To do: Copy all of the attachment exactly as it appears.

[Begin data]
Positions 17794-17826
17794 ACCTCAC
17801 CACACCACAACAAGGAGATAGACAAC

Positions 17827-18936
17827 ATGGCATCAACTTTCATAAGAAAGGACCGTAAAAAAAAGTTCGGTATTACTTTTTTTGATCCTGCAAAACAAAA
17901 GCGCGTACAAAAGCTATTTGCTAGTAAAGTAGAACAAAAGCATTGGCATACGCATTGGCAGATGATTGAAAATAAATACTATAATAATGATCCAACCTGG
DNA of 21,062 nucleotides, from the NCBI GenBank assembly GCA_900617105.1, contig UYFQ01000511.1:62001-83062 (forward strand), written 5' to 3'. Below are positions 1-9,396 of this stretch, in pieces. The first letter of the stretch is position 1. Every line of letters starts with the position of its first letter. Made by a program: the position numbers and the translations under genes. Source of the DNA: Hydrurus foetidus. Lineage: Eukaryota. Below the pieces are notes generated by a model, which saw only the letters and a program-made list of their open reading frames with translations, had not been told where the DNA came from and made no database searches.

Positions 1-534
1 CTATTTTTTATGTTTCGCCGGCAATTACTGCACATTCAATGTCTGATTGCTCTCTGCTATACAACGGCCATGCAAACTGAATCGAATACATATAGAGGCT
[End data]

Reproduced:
Positions 17794-17826
17794 ACCTCAC
17801 CACACCACAACAAGGAGATAGACAAC

Positions 17827-18936
17827 ATGGCATCAACTTTCATAAGAAAGGACCGTAAAAAAAAGTTCGGTATTACTTTTTTTGATCCTGCAAAACAAAA
17901 GCGCGTACAAAAGCTATTTGCTAGTAAAGTAGAACAAAAGCATTGGCATACGCATTGGCAGATGATTGAAAATAAATACTATAATAATGATCCAACCTGG
DNA of 21,062 nucleotides, from the NCBI GenBank assembly GCA_900617105.1, contig UYFQ01000511.1:62001-83062 (forward strand), written 5' to 3'. Below are positions 1-9,396 of this stretch, in pieces. The first letter of the stretch is position 1. Every line of letters starts with the position of its first letter. Made by a program: the position numbers and the translations under genes. Source of the DNA: Hydrurus foetidus. Lineage: Eukaryota. Below the pieces are notes generated by a model, which saw only the letters and a program-made list of their open reading frames with translations, had not been told where the DNA came from and made no database searches.

Positions 1-534
1 CTATTTTTTATGTTTCGCCGGCAATTACTGCACATTCAATGTCTGATTGCTCTCTGCTATACAACGGCCATGCAAACTGAATCGAATACATATAGAGGCT